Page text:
Newly-elected Madison County judge told to repay “improper” campaign contribution

Judicial committee found donation violated Code of Judicial Conduct, state law

Newly-elected Madison County judge told to repay “improper” campaign contribution
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JACKSON, MS (WLBT) - Documents obtained by 3 On Your Side show two Madison County judges involved in improper campaign contributions from the November election.

The documents show nearly $19,000 passed from a sitting judge to a candidate for judge as a campaign contribution.

Campaign finance documents from the Secretary of State’s office show the Committee to Elect William E. Chapman, III donated $18,814.20 to the Friends of Dewey Arthur committee on October 5.

That committee failed to mention receiving the donation in two campaign finance filings until the November 1 report, which was filed one week late.

That delay means state election officials didn’t know about the contribution until one month after it was made.

While Jackson Jambalaya first broke news of the improper donation, 3 On Your Side first learned of Arthur failing to make campaign finance deadlines nearly a month ago.

Chapman serves as the incumbent circuit court judge for the 20th district who decided not to seek re-election.

Arthur ran to fill Chapman’s seat -- and won.

The Special Committee on Judicial Campaign Intervention addressed the issue and, while members didn’t disclose the names of the judges involved, the campaign contribution mentioned in the committee’s report matches the exact amount Chapman’s group gave.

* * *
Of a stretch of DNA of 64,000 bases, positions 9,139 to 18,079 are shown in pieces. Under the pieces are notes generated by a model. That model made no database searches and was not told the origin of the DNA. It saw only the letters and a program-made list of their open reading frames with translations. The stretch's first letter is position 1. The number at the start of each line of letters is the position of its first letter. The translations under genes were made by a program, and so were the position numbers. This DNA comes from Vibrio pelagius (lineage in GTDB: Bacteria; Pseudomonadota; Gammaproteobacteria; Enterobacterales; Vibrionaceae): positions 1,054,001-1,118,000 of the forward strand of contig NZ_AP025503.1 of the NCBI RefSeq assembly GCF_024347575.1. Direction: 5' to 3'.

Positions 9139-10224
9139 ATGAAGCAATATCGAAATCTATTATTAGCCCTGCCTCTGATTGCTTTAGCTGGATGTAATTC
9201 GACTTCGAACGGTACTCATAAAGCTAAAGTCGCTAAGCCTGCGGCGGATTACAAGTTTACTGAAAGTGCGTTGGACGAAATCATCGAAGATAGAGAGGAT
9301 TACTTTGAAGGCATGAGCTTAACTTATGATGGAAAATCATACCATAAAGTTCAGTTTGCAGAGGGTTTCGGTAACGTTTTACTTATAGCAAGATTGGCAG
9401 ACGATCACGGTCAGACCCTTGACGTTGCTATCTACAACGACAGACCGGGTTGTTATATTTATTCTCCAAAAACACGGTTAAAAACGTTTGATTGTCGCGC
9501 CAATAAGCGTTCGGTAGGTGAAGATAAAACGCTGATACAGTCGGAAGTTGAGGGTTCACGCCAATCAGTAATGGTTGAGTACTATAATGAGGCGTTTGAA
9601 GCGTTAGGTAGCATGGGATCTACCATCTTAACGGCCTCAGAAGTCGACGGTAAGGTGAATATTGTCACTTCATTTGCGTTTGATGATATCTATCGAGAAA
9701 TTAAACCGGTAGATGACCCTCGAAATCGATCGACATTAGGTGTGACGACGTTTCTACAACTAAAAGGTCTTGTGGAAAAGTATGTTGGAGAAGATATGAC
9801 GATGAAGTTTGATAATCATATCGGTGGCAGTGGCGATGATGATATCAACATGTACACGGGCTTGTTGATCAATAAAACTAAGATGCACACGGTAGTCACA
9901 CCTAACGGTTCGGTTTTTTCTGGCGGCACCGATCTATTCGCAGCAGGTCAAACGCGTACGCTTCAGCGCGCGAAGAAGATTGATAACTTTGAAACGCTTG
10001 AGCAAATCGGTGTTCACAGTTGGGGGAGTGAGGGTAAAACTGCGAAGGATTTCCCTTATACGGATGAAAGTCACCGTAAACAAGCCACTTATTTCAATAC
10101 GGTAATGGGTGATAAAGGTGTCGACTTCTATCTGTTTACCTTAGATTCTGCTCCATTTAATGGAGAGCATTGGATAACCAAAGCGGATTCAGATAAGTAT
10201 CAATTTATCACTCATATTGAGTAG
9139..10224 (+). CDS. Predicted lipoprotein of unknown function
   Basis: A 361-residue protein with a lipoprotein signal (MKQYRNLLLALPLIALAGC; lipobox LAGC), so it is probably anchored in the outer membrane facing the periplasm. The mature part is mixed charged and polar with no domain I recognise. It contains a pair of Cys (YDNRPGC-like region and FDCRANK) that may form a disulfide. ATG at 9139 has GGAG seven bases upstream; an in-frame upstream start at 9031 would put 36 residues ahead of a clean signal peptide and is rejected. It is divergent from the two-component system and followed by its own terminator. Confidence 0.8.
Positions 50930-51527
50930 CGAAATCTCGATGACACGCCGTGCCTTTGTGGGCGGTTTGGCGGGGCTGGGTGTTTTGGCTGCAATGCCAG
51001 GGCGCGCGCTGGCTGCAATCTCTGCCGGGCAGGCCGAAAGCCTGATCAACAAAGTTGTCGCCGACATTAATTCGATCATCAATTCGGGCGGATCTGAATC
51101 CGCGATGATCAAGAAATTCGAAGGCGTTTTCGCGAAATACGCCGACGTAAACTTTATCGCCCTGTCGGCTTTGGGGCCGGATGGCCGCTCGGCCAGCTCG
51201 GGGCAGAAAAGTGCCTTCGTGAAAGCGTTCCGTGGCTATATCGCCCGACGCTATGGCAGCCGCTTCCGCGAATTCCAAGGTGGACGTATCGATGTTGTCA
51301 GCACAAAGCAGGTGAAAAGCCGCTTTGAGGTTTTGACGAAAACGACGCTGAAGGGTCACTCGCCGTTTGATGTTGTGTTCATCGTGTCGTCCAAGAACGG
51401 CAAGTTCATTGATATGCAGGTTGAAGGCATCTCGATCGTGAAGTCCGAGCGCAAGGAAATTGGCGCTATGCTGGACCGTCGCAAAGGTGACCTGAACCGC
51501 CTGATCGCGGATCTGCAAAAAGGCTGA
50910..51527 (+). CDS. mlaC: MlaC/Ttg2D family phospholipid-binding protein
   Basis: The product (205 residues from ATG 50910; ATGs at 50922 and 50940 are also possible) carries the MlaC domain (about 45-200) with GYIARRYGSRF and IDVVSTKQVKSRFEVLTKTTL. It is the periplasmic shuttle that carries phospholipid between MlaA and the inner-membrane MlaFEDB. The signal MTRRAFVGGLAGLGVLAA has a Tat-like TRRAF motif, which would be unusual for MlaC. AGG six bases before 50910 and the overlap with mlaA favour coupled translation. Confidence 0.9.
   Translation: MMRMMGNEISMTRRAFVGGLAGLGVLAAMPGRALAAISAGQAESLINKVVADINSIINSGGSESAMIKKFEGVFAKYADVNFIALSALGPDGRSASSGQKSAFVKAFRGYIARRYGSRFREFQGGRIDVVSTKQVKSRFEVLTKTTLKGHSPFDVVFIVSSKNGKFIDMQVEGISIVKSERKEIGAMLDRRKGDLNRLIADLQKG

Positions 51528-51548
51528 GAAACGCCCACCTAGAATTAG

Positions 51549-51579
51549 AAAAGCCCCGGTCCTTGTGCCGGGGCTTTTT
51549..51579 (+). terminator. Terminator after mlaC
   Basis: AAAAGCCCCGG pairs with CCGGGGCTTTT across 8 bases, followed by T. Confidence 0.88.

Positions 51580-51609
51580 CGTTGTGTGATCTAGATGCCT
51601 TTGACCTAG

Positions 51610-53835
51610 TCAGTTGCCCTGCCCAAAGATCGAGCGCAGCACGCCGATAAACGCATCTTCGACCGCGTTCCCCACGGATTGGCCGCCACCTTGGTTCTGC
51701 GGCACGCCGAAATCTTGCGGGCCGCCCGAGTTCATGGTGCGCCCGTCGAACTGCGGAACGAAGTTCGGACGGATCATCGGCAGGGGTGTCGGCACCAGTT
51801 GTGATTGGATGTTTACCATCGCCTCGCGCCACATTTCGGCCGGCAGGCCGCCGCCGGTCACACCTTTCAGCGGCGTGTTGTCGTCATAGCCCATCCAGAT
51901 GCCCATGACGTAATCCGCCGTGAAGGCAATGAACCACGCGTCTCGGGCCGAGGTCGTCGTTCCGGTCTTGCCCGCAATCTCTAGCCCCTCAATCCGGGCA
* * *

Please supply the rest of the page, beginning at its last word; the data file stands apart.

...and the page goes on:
The Special Committee states both judges violated the Code of Judicial Conduct: Chapman for making the contribution because it’s considered engaging “in political activity," Arthur for accepting a contribution from the committee of another judicial candidate.

The committee also said the two judges violated state law because the amount exceeds Mississippi’s campaign contribution limit. In this case, that limit would be $2,500 for a circuit court judge’s race, according to statute.

Friends of Dewey Arthur responded to that claim by the Special Committee, saying Chapman’s contribution “was not governed by those limits because it was not from an individual, political action committee or a corporation.”

While the Special Committee admits it doesn’t have jurisdiction over Chapman, it plans to report this case to the Commission on Judicial Performance for further consideration.

In addition, the Special Committee said Arthur’s committee must pay the $18,814 donation back to Chapman by January 15.

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